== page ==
Tuesday, February 2, 2016

2/2 Tehachapi Pass, California, with Snow

Tehachapi Pass is a 4,000 pass that separates the Central Valley of California from the Mohavi Desert.  Normally, it is just a scenic place to drive through, however, with the El Nino rains, they had a lot of snow and blowing up there yesterday and the day before.  I checked the weather and road conditions, and knew it was supposed to be 36 degrees and sunny today, with only 22 MPH winds, so I figured I'd give it a try.

After driving through exciting little towns like Mojave and Boron, along the north side of Edwards Air Force Base, you see the mountains arising out of the flat plain.  There is a huge wind farm here as well. I was a little worried because the wind speed was more like 30 MPH along Edwards.  Luckily, it was less in the pass itself because the nearest campground, should I have chosen to turn back, was 60 miles behind me! 


After the boring flatness of the area near Edwards Air Force Base, the mountains come into view.  This is a very heavily traveled road because it is the shortest distance between Las Vegas and most other points east and the valley and northern California.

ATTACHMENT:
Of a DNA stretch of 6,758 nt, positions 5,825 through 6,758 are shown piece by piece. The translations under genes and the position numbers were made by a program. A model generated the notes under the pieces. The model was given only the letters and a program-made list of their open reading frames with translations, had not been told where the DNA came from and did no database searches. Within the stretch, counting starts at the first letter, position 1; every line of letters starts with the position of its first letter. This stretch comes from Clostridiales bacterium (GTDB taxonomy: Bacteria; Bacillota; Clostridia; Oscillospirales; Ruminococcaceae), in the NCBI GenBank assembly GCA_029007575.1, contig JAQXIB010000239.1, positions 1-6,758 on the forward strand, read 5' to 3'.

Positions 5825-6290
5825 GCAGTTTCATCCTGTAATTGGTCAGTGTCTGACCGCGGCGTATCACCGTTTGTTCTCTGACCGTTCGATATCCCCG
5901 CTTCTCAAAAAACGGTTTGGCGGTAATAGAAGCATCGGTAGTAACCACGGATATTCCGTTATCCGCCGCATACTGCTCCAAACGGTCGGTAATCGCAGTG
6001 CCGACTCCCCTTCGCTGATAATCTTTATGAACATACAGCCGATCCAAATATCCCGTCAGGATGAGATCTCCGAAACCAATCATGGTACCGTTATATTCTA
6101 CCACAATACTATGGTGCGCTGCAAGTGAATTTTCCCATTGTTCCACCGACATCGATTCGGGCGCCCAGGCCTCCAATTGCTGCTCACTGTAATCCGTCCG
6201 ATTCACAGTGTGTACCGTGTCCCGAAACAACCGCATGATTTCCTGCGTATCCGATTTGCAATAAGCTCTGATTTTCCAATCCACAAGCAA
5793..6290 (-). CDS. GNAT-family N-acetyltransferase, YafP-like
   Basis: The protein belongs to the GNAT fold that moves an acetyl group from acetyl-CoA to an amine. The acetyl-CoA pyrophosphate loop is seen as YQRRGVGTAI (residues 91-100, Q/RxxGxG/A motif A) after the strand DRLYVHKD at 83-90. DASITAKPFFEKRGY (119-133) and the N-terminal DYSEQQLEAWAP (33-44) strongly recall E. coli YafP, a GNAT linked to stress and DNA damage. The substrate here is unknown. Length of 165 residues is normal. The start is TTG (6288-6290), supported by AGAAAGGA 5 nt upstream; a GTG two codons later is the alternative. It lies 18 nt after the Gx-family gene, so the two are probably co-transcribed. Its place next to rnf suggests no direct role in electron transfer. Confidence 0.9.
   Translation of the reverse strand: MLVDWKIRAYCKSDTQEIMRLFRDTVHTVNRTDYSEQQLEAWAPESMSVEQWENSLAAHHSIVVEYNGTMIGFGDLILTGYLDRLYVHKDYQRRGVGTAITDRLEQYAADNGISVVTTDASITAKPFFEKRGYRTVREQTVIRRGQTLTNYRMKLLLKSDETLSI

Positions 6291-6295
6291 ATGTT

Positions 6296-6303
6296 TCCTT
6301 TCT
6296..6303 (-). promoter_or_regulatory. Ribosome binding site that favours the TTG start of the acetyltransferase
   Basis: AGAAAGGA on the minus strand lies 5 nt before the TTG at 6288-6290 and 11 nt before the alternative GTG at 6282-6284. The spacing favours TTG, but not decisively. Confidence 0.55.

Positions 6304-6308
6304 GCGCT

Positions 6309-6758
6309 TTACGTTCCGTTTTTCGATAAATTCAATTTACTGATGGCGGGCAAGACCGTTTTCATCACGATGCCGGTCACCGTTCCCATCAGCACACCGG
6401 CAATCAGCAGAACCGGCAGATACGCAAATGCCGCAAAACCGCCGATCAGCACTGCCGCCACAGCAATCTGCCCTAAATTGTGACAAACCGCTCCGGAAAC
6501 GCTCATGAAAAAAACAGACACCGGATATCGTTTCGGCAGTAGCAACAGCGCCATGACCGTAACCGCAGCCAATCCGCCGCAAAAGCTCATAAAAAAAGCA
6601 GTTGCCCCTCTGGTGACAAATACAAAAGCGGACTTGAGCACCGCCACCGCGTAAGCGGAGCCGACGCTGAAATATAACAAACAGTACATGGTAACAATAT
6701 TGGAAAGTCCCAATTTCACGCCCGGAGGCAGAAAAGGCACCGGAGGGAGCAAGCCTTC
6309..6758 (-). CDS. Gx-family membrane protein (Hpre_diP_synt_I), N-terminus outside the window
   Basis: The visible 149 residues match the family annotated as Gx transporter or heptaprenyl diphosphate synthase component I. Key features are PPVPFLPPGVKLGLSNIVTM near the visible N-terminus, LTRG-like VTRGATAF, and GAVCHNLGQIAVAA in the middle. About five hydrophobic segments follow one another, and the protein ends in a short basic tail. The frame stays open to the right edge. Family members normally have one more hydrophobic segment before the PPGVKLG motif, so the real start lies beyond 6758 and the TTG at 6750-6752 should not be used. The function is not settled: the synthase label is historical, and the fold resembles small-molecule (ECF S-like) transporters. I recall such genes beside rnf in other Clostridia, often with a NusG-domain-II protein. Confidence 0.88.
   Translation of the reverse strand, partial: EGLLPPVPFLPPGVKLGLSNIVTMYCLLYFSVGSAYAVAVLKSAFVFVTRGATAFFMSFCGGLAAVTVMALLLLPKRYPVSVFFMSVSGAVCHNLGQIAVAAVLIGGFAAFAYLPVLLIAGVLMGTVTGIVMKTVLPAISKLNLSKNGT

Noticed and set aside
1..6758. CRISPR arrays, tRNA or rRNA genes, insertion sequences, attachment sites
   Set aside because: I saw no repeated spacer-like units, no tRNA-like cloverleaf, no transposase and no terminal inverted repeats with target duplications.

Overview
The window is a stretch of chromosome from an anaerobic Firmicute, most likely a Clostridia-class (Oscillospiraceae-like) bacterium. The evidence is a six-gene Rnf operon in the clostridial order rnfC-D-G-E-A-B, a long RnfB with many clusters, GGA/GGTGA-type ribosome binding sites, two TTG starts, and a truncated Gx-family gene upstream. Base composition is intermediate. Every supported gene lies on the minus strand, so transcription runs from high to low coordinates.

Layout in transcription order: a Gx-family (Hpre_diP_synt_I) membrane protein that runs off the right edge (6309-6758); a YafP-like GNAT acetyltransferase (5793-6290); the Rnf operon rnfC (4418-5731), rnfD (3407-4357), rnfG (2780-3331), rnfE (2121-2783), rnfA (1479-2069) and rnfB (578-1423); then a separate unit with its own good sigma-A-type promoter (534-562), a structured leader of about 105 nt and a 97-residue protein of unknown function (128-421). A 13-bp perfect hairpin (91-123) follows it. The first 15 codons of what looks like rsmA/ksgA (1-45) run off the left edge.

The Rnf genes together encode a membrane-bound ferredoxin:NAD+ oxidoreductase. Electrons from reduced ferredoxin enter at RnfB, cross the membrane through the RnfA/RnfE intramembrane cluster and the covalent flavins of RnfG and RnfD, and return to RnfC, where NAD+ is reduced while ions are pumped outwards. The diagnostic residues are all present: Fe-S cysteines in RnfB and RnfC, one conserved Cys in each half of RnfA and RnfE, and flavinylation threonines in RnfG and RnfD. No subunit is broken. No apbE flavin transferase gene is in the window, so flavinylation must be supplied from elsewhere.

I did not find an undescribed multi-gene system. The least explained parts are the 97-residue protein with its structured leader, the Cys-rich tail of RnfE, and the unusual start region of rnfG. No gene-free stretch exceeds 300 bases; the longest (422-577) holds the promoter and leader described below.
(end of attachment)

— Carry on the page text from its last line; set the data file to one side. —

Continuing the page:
By this point, about halfway through, there was a dusting of snow along the highway.  I saw a couple of cars full of people stopped who had apparently never seen real snow before.



This is identified on several sites as one of the most dangerous roads in California.


I stopped in the town of Tehachapi for cheap gas and almost slipped on the ice in the gas station!  Should have taken a photo.

After a few miles, however, the mountains turned into green, rolling hills!  Yes, sometimes California is really green and the poor cows actually have fresh grass to eat!  I'm sure they were ecstatic. 

Pretty rolling hills, in any case.



And finally, you can see the valley between the last set of hills. 
 
It turned out to not be as bad a drive as I had feared. I was not worried about ice as much as wind because most RVs, mine included, do not do well in winds.  Nothing like feeling yourself being blown to the side as you drive.
 

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